Tuesday, October 28, 2008

The Trouble With Tephritidae


A True Fruit Fly - Tephritidae (via Myrmecos Blog)

Bjoern Brembs has written extensively about the latest anti-science commentary by VP candidate Sarah Palin, who said...
Where does a lot of that earmark money end up anyway? […] You've heard about some of these pet projects they really don't make a whole lot of sense and sometimes these dollars go to projects that have little or nothing to do with the public good. Things like fruit fly research in Paris, France. I kid you not.
...in a series of blog posts, including this one:
Who needs to know about bears, planetariums or fruit flies anyway? To hell with science!

In the beginning, there was bear DNA. Then the projector for the quintessential planetarium experience. Last Friday it was research on fruit flies. Which research project a semi-educated Republican politician doesn't understand will be next?
Myrmecos Blog informs us that Drosophila is not a Fruit Fly:

Fruit flies are a family, Tephritidae, containing about 5,000 species of often strikingly colored insects. As the name implies, these flies are frugivores. Many, such as the mediterranean fruit fly, are agricultural pests.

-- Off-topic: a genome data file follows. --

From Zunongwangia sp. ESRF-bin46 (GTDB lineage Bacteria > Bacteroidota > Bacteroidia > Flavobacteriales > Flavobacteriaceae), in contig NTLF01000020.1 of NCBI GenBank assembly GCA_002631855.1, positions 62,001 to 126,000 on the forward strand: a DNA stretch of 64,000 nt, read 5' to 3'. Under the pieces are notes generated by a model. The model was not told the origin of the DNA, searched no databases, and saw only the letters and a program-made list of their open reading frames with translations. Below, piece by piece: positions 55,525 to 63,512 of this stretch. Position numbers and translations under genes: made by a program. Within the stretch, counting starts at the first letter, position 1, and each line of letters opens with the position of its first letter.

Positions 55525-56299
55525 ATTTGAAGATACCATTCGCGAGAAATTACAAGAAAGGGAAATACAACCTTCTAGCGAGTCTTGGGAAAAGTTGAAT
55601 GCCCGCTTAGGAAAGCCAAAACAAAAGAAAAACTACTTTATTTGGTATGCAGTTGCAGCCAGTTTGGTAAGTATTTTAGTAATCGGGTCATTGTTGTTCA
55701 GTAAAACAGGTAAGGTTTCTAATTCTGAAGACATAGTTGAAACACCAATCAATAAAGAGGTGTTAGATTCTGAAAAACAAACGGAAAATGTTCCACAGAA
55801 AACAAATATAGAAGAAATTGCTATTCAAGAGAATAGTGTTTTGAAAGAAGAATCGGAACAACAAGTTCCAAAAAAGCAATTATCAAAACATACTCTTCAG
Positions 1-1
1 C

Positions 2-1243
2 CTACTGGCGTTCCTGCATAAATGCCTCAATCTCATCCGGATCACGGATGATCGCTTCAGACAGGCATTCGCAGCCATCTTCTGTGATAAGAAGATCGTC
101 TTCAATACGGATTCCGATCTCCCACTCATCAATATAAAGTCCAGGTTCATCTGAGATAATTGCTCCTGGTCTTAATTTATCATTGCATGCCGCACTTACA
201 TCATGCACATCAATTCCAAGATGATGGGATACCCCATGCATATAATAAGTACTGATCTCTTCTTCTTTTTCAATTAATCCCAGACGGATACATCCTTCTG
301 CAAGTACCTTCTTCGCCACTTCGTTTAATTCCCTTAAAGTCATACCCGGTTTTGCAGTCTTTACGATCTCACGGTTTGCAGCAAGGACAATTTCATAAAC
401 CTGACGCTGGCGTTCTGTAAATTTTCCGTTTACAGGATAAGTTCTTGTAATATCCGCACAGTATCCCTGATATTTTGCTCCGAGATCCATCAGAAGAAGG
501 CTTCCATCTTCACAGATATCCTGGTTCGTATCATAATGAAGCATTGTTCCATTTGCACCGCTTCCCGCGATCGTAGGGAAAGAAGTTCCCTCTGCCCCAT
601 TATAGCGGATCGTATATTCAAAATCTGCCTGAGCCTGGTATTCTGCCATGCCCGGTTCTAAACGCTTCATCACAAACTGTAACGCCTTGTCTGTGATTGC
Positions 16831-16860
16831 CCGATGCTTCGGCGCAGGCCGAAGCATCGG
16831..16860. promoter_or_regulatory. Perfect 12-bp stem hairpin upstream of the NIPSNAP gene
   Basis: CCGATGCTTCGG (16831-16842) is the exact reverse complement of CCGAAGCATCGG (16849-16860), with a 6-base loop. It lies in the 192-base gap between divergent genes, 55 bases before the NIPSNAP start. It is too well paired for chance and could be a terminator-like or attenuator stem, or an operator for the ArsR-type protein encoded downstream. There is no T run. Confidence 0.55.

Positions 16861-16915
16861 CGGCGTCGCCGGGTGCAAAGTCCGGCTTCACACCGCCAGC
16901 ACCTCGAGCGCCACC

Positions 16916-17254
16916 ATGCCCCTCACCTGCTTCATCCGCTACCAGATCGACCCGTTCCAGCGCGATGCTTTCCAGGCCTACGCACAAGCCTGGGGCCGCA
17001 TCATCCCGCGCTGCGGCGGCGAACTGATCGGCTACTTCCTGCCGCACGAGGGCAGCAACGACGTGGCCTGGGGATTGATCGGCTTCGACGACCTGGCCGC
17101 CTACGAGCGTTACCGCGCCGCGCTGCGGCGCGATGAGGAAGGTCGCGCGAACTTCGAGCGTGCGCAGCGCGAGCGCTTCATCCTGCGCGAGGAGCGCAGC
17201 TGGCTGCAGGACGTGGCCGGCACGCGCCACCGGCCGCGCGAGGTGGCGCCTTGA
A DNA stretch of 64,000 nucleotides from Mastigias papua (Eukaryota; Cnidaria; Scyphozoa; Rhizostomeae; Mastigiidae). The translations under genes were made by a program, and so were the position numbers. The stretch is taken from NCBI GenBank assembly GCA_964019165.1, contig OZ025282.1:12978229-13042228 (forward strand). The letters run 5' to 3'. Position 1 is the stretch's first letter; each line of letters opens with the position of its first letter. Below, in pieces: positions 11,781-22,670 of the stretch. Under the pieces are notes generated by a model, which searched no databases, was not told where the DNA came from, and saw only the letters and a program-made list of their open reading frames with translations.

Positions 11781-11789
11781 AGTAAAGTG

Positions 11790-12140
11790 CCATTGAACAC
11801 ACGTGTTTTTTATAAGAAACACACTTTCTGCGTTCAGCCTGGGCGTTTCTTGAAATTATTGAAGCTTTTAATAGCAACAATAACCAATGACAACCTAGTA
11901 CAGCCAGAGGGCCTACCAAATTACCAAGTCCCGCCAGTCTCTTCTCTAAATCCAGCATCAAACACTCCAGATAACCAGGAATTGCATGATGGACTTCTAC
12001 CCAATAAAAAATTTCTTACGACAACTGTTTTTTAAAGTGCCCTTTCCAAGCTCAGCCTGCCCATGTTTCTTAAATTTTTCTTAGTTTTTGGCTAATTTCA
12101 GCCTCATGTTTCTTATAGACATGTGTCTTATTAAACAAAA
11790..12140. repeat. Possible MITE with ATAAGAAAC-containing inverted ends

Drosophila melanogaster, the insect that has been so important in genetic research, is not a true fruit fly. Drosophila is a member of the Drosophilidae, the vinegar or pomace flies. They are mostly fungivores, and their association with fruit is indirect: they eat the fungus that lives in rotting fruit...

I bring this up because the confusion between fruit flies and vinegar flies entered into U.S. presidential politics this week when Sarah Palin attacked Fruit Fly spending as wasteful...

. . .

Palin was referring to a project to fund studies of the olive fruit fly, a true tephritid and a major threat to California’s olive industry.
I guess California's olive industry has little or nothing to do with the public good...


via Bjoern Brembs

...because the public good is better served by astronomical deficits and defense spending.

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